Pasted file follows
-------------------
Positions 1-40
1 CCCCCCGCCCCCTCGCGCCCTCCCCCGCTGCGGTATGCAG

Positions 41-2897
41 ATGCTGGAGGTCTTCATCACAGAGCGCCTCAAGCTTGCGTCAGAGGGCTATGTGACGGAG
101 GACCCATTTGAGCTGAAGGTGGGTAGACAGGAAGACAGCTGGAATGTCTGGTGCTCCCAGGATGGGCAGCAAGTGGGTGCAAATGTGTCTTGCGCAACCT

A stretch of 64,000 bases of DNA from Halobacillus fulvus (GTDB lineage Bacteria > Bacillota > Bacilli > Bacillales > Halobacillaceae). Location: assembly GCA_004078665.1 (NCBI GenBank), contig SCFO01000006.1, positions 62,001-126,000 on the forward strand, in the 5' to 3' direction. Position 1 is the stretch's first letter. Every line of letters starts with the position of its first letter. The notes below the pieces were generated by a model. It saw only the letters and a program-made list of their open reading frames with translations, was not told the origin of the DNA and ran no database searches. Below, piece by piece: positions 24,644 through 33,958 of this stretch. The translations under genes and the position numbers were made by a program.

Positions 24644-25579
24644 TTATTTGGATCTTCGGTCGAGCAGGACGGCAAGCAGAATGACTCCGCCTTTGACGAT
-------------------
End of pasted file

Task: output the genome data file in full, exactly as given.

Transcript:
Positions 1-40
1 CCCCCCGCCCCCTCGCGCCCTCCCCCGCTGCGGTATGCAG

Positions 41-2897
41 ATGCTGGAGGTCTTCATCACAGAGCGCCTCAAGCTTGCGTCAGAGGGCTATGTGACGGAG
101 GACCCATTTGAGCTGAAGGTGGGTAGACAGGAAGACAGCTGGAATGTCTGGTGCTCCCAGGATGGGCAGCAAGTGGGTGCAAATGTGTCTTGCGCAACCT

A stretch of 64,000 bases of DNA from Halobacillus fulvus (GTDB lineage Bacteria > Bacillota > Bacilli > Bacillales > Halobacillaceae). Location: assembly GCA_004078665.1 (NCBI GenBank), contig SCFO01000006.1, positions 62,001-126,000 on the forward strand, in the 5' to 3' direction. Position 1 is the stretch's first letter. Every line of letters starts with the position of its first letter. The notes below the pieces were generated by a model. It saw only the letters and a program-made list of their open reading frames with translations, was not told the origin of the DNA and ran no database searches. Below, piece by piece: positions 24,644 through 33,958 of this stretch. The translations under genes and the position numbers were made by a program.

Positions 24644-25579
24644 TTATTTGGATCTTCGGTCGAGCAGGACGGCAAGCAGAATGACTCCGCCTTTGACGAT